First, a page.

The targeted customer base is comprised of the potential customer segments you’ve identified for your product or service.   There are a number of resources you can tap for gathering relevant information about these target segments.  Depending on the type of product or industry you’re in, they can include government sources (such as the U.S. Census Bureau), Chambers of Commerce, trade associations, experts in a field, research groups, clients, surveys, commercially available data and internet research.

The actual customer base refers to the composition of the customers you’ve managed to acquire.

Comparing the actual customers with the targeted potential on a regular basis – that is, identifying the differences and similarities – will inform the strategic learning cycle for managing the value chain. 

 customer lifecycle management

The customer lifecycle coincides with the ability to track and measure customer behavior patterns across time as they relate to your product or service offering. 

At its most basic level, it can be divided into prospective or potential customers, actual customers, and former customers. 

Each of these, however, can be further sub-divided to develop a deeper understanding of the interactions occurring between you and your customers.  Here are some examples.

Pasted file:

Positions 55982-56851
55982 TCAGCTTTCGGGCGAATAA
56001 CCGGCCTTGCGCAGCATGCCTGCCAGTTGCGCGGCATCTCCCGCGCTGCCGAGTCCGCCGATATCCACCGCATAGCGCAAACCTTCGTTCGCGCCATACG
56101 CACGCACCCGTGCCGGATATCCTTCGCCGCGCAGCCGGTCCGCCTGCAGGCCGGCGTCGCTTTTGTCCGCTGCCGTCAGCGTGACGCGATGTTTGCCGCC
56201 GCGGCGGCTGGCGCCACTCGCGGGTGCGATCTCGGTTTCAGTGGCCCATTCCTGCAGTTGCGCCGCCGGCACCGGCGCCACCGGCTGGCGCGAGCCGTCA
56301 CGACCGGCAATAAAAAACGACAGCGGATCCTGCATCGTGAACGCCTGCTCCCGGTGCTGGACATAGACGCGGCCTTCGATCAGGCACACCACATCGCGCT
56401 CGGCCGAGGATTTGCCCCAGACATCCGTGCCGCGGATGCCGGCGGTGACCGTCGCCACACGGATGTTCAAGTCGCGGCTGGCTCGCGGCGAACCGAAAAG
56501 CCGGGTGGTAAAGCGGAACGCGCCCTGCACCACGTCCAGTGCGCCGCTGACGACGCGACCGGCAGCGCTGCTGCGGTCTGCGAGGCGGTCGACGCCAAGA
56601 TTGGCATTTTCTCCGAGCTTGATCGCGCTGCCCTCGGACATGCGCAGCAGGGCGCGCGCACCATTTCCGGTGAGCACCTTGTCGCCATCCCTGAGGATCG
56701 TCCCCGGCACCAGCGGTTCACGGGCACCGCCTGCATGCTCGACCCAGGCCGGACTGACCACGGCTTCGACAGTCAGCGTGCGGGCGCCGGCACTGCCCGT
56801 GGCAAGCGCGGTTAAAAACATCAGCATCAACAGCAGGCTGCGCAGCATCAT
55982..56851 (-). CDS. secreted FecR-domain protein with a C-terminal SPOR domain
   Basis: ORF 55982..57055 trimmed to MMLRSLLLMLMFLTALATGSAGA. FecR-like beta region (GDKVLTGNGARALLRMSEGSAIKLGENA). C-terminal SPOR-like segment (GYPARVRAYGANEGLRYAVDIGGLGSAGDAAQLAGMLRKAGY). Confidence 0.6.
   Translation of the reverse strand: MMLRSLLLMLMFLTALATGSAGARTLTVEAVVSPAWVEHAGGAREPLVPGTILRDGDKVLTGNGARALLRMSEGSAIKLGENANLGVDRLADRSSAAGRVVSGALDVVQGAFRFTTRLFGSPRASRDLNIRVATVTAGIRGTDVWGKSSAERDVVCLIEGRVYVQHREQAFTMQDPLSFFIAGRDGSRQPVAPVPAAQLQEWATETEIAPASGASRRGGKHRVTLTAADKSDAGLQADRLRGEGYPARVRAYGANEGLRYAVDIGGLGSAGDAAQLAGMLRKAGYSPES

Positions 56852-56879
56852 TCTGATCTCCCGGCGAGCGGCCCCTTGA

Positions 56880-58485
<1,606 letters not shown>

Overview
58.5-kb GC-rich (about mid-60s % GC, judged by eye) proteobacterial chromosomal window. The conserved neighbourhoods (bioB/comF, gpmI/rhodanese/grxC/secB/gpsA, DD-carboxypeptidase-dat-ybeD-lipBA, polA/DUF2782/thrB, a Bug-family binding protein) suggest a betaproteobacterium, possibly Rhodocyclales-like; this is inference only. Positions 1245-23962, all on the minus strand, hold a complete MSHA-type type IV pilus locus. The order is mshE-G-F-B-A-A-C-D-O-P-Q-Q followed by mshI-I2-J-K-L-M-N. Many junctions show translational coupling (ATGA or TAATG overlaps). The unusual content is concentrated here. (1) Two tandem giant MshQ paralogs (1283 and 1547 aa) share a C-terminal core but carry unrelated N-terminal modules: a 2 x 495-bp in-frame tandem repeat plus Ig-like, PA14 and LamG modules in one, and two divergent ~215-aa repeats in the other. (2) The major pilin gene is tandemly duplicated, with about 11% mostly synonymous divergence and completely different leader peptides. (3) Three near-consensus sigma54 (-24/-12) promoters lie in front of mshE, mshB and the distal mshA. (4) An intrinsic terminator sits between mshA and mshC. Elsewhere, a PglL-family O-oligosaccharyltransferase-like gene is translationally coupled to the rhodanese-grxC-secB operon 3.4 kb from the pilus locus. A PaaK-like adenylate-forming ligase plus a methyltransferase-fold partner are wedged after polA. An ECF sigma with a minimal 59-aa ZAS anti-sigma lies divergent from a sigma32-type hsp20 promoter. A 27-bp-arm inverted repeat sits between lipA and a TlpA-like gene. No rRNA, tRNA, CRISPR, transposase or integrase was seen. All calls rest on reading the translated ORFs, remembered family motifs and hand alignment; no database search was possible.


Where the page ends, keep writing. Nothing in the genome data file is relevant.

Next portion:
With potential customers, you can attempt to isolate the untapped potential that still exists by experimenting with different marketing initiatives across the value chain.  Or you can use the key characteristics of actual customers to seek out new sources of potential customers.  Or you can monitor conversion rates to evaluate your business growth rate in general or by market segment in particular. 

With actual customers, you can monitor additional factors like the frequency of use or purchase, how much revenue each customer generates for your business, and whether any of these factors are trending in one direction or another.  Such information gives you a chance to focus more on your best customers, which can boost sales and operational efficiency at the same time.

With former customers, you can formulate strategies for trying to get them to come back – especially if you know why they’ve become former customers.

In virtually all cases, you can probe the potential for adding or offering additional products and services to strengthen the appeal of your product portfolio.

market characteristics analysis

In truth, the market characteristics analysis is part art and part science.

The science rests with developing a system for obtaining the information you want to collect.

The art aspect is less easy to pin down.  It stems from knowing what to collect, what to measure, and how to interpret the results not only from within each dimension but across them as well.

Many market opportunities spring from the ability to discover what others have missed or overlooked.  The role of the market characteristics analysis is to aid the discovery process.  You can find a vivid illustration of this concept in the post titled “University of Phoenix a Brilliantly Executed Market Opportunity Scan Part 2.”